by vikram gour , Photography : siddharth and sukhpreet |
August 8, 2012 17:28 IST
If big is beautiful, mud-plugging your favourite pastime and you fantasize about taking part in the Dakar Rally, look no further than the Mitsubishi Pajero Sport
It was in 1996 when Mitsubishi rolled out the first generation Pajero Sport. Based on the underpinnings of the second generation Pajero, the Sport went on to become a successful sub brand in its own right. In 2008, the Pajero Sport made its second generation debut and that is pretty much the same vehicle in commission today. This time around, the Sport is based on the underpinnings of the Mitsubishi Triton pick-up truck. Like the Triton, the new Pajero Sport is also manufactured at Mitsubishi’s Thailand facility. Currently available as an import in India, HM-Mitsubishi is considering setting up CKD operations to bring down costs further and capitalise on market demand. Regardless, the good news is that the Pajero Sport is available off the shelf in India, and has the makings of a formidable machine.
Starting with the way it looks, the Pajero Sport encompasses elements based on prevailing Mitsubishi design characteristics. The front lights and grill are reminiscent of the Dakar Rally Pajero, the rear light cluster has an Outlander touch to it and apart from that, the Pajero Sport doesn’t really offer much in terms of break through design and sticks to the no-nonsense approach of flared wheel arches, a large glasshouse, and fine stretched metal. To some, the Pajero Sport might come across as rather plane-jane, but this behemoth has the ability to turn heads as I noticed while driving it around town. Bottom line being that the Pajero Sport is a good looking SUV.
Having said that, I feel that there is a certain amount of brand heritage associated with the ‘Pajero’ name. The brand name immediately throws up references and analogies with the Dakar Rally. After all, the Pajero is the most successful vehicle in the Dakar Rally till date with seven wins out of ten races in its class. It’s got the ultimate off-road vehicle reputation and for the blokes at Mitsubishi it only makes sense to bring this name into play with their new SUV in order to carry that aura over.
Step inside and you will be greeted by a well appointed cabin. The layout is spacious and there really aren’t any bells and whistles. Having said that, the materials used are top notch and the quality of fit and finish is commendable. The best part is nothing on the interior feels cheap or as though Mitsubishi has cut costs. In terms of creature comforts you get a fantastic air-conditioning unit, a stereo, an onboard display for vital information, a digital compass, steering mounted controls and an electronically adjustable driver’s seat.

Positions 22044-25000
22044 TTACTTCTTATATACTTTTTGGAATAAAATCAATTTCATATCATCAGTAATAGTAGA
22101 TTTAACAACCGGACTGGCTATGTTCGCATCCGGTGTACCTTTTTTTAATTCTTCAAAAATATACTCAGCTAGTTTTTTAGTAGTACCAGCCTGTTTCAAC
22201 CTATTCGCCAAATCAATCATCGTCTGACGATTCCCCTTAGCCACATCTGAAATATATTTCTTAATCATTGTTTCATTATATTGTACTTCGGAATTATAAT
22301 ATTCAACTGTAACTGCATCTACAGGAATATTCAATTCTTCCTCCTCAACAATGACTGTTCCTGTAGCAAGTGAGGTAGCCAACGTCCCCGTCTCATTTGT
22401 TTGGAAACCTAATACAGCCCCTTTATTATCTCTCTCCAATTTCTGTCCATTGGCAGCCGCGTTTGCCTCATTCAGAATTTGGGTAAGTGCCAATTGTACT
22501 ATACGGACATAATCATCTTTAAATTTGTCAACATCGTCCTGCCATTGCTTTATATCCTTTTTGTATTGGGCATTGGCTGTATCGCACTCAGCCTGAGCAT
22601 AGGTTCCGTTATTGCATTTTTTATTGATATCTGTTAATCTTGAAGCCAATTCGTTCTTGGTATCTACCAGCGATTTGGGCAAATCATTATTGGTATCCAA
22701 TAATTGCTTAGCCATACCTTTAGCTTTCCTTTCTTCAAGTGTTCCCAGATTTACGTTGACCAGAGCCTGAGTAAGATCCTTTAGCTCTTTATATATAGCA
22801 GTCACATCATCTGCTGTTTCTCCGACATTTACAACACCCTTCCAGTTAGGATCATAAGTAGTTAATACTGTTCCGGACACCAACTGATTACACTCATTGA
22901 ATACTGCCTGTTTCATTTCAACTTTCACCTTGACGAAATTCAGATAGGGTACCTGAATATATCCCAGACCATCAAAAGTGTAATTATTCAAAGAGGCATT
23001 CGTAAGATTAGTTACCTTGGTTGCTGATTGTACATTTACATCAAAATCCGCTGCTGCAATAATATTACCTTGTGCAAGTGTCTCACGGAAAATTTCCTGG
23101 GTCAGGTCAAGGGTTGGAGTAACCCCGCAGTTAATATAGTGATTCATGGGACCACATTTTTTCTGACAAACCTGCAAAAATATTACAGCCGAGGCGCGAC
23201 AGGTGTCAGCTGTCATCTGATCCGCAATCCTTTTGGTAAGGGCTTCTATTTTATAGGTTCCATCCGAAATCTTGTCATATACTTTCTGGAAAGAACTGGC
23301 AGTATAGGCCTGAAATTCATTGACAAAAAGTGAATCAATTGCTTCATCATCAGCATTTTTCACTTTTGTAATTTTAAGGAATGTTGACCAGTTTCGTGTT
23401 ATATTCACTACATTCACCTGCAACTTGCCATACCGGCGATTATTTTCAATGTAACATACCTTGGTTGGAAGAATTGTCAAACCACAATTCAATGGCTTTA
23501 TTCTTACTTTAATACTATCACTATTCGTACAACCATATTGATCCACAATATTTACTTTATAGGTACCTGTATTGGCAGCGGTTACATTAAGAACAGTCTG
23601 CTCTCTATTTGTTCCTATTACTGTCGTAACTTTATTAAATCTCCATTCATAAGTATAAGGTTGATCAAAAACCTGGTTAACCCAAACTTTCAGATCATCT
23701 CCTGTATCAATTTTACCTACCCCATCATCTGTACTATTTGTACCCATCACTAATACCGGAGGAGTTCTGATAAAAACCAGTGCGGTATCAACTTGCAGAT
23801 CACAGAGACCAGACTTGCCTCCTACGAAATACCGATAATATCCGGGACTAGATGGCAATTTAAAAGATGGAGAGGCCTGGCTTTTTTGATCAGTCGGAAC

Designed to seat seven adults, the Pajero Sport does usher in a level of practicality, but the last row is best reserved for children or rather short people. Incidentally, the rear two rows can be folded down and this makes for a cavernous loading space which compliments the versatile nature of the vehicle.
Powering this behemoth is a refined 2477cc common-rail direct injection DOHC diesel mill that generates 178PS @4000rpm and makes a solid 400Nm of torque between 2000 and 2500rpm. Fitted with an intercooler and a variable geometry turbo, the Pajero is surprisingly quick for a vehicle its size and once you get the engine revs within the powerband, it feels like the engine can continue pulling till kingdom come!
The turbo kicks in only around 2000rpm, at which point you get a surge in power that literally pushes you back into your seat and rockets you towards three-digit speeds faster than you would expect from such an SUV. However, the turbo lag is a curse in slow moving city traffic. City driving requires constant gear changes and you find yourself perpetually dropping out of the power rev range which makes it a bit frustrating.
When it comes to driving the Pajero around town, the experience is best described as a mixed bag of emotions. The vehicle feels well planted on the road and doesn’t lose its cool around bends, but the ride quality is a little on the stiffer side. While the double wishbones with coil springs and stabiliser bars up front and the 3-link coil spring suspension with stabiliser bars at the rear do their level best to offer a comfortable ride, it’s hard to go against the laws of physics and some vibrations and harshness find their way to the passengers. While the front passengers won’t mind, it’s the middle and rear row passengers who will feel the brunt of this particular suspension set-up. No doubt, the large 265/65R17 tyres soak up most undulations, but the Pajero is bound to be a little rough.
Secondly, the gearbox is a tad notchy and the steering, which is great to grip, is rather heavy in slow moving traffic or while undertaking parking maneuvers. Driving through Delhi in peak traffic felt like a solid workout for my arms! However, find an open road and prod the right pedal a bit and soon these facts fade away as the delight of being behind the wheel of a Pajero comes to the fore. The commanding seating, the solid road presence and no nonsense style statement are all enhanced by the way this beast unleashes all its power in a linear, almost locomotive like fashion.